Coagulation abnormalities are usually associated with equine gastrointestinal disease due to the increased levels of inflammatory mediators, which promotes hemostasis and inhibit fibrinolysis, creating a hypercoagulable state. Horses underwent laparotomy to treat colic usually require a venous catheter for several days to administrate fluids and drugs during the postoperative period, and the jugular vein is the most frequent site for catheterization. Therefore, the persistent vascular trauma caused by an implanted catheter, associated with the prothrombotic environment induced by the gastrointestinal disorder, increases the risk for the development of jugular thrombophlebitis. The purpose of the present investigation was to evaluate physical and ultrassonographic features of the jugular vein cannulated with a polyurethane catheter during the postoperative period of horses underwent colic surgery. The catheter was inserted aseptically on admission and dwell time was seven days. Upon ultrasound examination, one horse developed thrombophlebitis 48 hours after surgery and the other horses showed thickened venous wall at puncture site and small clots associated to the catheter. Ultrasound monitoration showed that long-term catheterization in horses underwent colic surgery following the present protocol minimizes vascular trauma and could prevent jugular thrombophlebitis.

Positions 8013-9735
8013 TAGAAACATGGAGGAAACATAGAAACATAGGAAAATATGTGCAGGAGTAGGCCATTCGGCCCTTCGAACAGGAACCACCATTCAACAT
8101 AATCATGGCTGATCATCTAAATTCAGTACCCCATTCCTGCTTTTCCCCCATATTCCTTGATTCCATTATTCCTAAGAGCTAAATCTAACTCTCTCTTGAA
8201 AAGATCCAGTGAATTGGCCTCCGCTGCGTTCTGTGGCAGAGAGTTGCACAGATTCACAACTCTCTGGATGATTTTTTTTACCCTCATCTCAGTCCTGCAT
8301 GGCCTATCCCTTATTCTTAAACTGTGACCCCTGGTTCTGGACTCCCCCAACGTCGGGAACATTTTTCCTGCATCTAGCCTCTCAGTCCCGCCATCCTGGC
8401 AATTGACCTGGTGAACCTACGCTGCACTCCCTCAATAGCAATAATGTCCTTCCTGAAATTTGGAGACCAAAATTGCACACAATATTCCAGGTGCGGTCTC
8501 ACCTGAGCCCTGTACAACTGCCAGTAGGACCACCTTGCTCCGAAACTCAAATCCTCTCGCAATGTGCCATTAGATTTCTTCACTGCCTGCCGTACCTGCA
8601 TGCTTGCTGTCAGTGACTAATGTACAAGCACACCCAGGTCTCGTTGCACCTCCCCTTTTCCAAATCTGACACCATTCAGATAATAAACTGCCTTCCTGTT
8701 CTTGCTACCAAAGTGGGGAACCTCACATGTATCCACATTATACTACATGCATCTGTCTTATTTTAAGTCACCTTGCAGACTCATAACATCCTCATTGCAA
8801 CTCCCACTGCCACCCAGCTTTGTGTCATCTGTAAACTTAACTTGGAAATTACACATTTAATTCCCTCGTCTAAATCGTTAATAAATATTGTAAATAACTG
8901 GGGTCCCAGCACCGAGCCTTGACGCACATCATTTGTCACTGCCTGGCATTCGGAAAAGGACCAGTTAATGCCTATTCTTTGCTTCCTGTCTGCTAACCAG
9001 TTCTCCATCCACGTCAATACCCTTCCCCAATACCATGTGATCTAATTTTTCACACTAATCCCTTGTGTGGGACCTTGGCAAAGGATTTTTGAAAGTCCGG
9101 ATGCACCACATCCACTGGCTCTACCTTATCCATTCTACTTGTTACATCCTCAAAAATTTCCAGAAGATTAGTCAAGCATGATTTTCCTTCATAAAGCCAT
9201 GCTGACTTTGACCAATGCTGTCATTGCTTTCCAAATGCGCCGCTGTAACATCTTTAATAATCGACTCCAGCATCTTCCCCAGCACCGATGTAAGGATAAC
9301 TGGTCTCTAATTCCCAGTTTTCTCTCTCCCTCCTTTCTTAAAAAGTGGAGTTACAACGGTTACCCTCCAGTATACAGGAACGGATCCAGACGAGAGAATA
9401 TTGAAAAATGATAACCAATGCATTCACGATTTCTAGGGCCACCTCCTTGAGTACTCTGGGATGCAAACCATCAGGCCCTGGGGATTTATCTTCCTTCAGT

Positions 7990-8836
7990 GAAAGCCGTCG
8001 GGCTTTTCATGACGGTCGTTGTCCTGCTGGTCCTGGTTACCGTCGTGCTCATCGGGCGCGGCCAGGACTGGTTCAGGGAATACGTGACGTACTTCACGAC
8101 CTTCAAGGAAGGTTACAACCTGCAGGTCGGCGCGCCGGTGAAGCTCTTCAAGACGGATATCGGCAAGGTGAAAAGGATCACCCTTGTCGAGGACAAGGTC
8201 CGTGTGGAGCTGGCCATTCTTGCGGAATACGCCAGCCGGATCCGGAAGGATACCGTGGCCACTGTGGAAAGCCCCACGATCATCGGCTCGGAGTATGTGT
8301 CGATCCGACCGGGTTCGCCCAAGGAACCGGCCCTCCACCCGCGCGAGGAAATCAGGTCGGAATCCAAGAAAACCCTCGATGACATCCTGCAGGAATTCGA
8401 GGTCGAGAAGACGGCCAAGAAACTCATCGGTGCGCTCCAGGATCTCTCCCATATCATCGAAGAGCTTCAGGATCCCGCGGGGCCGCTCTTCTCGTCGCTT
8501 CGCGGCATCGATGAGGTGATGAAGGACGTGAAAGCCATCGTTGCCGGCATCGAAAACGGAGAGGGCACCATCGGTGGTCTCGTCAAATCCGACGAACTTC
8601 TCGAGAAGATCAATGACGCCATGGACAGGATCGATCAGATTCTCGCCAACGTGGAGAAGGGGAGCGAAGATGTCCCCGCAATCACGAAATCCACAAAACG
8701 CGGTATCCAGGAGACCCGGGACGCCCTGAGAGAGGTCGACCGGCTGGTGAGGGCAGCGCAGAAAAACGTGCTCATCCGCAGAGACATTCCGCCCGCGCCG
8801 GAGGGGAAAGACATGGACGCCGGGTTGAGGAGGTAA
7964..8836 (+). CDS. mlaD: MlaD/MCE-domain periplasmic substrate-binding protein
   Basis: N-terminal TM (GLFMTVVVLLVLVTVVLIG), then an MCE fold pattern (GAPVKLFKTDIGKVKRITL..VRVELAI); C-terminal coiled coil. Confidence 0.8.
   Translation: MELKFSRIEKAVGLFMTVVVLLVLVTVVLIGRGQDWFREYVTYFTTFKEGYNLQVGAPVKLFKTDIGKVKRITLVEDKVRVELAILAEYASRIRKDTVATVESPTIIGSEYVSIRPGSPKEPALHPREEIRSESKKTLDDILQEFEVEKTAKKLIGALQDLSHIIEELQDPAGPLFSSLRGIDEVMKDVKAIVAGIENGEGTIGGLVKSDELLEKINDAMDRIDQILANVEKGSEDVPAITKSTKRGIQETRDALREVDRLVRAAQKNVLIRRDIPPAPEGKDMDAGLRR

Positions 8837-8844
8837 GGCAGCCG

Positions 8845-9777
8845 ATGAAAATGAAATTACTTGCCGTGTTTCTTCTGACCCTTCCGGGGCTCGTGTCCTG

Jugular; thrombophlebitis; horses; laparotomy; gastrointestinal disease; catheter; colic; thrombus; ultrasound; surgery